Hardy continued taking lessons with Sharpe over Zoom. With basketball games canceled for the foreseeable future, he was able to practice constantly. After just four lessons, Sharpe was beyond impressed. “Gavin is a phenomenon,” he says. “I had given him five George Vance tunes to learn trying to determine his level, and he returned having learned the whole book.”

Gavin Hardy with Double Bass faculty member Paul Sharpe

Gavin Hardy with UNCSA Double Bass faculty member Paul Sharpe.

At the time, Hardy had started his freshman year of high school at West Forsyth. But he was watching UNCSA’s performances online and took a tour of campus. “It looked like the place to be,” he says. “It was an easy choice to come here.” He auditioned for the High School Music program and started at UNCSA his sophomore year. 

Opportunities like nowhere else

As a high schooler at UNCSA, Hardy gained experience he knew he couldn’t get anywhere else. “You get a lot of performance opportunities, orchestra cycles, masterclasses — when most people would get that in college, I’ve had the privilege of getting it as a high school sophomore. It’s been a great experience,” he says. 

He also touts the caliber of the School of Music faculty. “Pretty much all of the faculty here are world-class artists,” he says. “They’re all recognized in the music space, all still active in performing — their feedback is current and relevant.” And when Hardy has a question, he says the faculty are always just around the corner. “UNCSA faculty are more present than at other schools. You can just walk a little, knock on a door and ask a question; they’re always available.”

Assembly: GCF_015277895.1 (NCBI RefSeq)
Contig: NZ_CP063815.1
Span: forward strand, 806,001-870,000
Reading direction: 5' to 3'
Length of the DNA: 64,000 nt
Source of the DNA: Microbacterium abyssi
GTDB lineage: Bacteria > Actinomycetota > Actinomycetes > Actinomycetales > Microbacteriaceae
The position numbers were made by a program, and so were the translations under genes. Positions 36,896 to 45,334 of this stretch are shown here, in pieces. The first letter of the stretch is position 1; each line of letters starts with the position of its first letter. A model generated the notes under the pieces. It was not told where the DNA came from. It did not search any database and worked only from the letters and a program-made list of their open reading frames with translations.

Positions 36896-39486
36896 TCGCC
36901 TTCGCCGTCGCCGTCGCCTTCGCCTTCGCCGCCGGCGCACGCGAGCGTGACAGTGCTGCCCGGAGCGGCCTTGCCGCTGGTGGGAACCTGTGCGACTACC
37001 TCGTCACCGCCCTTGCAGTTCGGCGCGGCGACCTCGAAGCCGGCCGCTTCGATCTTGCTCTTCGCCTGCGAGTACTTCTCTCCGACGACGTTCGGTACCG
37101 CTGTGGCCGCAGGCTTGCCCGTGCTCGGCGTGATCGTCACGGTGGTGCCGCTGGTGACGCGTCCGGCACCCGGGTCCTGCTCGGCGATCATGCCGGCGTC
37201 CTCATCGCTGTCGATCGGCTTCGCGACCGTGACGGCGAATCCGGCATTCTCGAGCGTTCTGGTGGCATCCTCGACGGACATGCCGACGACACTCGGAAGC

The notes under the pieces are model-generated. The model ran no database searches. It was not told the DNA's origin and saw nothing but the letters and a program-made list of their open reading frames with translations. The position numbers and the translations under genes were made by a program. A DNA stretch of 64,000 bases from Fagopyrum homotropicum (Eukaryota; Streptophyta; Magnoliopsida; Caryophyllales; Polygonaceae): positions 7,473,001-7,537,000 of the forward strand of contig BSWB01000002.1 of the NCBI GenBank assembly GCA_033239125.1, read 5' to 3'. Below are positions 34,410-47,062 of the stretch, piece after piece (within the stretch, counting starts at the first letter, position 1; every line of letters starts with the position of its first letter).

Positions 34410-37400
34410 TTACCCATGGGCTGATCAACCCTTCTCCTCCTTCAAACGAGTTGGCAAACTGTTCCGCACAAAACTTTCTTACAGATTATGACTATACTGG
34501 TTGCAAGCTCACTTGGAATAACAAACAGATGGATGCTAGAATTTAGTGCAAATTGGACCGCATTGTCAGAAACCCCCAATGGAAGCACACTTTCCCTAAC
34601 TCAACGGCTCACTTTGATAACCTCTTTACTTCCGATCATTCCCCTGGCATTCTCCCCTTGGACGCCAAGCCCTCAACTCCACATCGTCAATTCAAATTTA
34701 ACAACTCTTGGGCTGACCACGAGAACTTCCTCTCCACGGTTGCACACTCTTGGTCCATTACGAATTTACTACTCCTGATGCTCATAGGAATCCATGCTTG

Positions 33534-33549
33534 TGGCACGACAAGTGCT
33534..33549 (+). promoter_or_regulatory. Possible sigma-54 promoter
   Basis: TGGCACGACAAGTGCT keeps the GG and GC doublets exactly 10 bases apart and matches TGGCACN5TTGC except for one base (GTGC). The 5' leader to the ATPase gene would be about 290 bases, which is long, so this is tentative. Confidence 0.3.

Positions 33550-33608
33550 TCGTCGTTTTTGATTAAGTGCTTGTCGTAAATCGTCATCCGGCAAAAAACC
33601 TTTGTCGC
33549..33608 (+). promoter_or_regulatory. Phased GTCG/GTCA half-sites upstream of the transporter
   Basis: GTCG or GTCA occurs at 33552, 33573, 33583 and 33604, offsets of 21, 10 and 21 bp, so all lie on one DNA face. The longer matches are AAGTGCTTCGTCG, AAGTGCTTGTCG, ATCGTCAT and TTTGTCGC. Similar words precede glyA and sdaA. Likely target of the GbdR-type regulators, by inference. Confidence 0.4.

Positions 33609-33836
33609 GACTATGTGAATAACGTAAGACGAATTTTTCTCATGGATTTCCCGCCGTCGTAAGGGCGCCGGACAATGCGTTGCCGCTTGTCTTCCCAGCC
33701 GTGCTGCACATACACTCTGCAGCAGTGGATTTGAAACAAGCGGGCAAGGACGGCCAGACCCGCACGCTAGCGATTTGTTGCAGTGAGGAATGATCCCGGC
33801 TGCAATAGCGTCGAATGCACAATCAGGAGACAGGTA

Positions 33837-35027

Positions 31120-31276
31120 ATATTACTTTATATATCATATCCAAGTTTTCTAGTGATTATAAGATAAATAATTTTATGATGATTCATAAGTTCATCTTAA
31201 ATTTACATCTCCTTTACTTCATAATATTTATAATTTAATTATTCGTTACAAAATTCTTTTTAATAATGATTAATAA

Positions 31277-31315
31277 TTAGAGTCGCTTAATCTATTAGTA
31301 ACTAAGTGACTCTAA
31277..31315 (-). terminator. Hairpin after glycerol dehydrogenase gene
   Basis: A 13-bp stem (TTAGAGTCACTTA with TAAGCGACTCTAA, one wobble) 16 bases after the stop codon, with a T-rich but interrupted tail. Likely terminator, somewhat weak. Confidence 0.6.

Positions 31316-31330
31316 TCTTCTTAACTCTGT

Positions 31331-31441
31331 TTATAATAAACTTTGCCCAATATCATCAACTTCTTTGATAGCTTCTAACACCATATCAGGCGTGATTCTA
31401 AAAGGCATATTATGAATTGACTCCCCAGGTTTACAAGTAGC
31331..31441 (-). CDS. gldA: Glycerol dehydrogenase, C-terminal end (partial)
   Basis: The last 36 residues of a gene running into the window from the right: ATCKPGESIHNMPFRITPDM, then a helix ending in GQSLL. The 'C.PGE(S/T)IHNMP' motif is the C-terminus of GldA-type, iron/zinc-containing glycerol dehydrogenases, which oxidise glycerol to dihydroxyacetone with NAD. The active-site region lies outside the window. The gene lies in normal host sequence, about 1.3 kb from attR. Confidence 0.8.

Outside of classes, Hardy has built a strong community with his classmates. As a peer leader, he’s been active in hosting events like flag football, basketball and dodgeball games. While some of his favorite memories are from big events like the waterslide at Beaux Arts, he has also just loved walking around campus, going to the gym with friends, and watching the sunset from that perfect spot near the School of Design & Production

To come to UNCSA as a high school student is a big decision. In a way, you block out a lot to focus on what you came here for, but it’s also really rewarding. There’s a great community around you and great professors.

Gavin Hardy

But he’s also aware of the inherent trade-off in choosing the conservatory route for high school. “To come to UNCSA as a high school student is a big decision,” he says. “In a way, you block out a lot to focus on what you came here for, but it’s also really rewarding. There’s a great community around you and great professors.”

Mastering the craft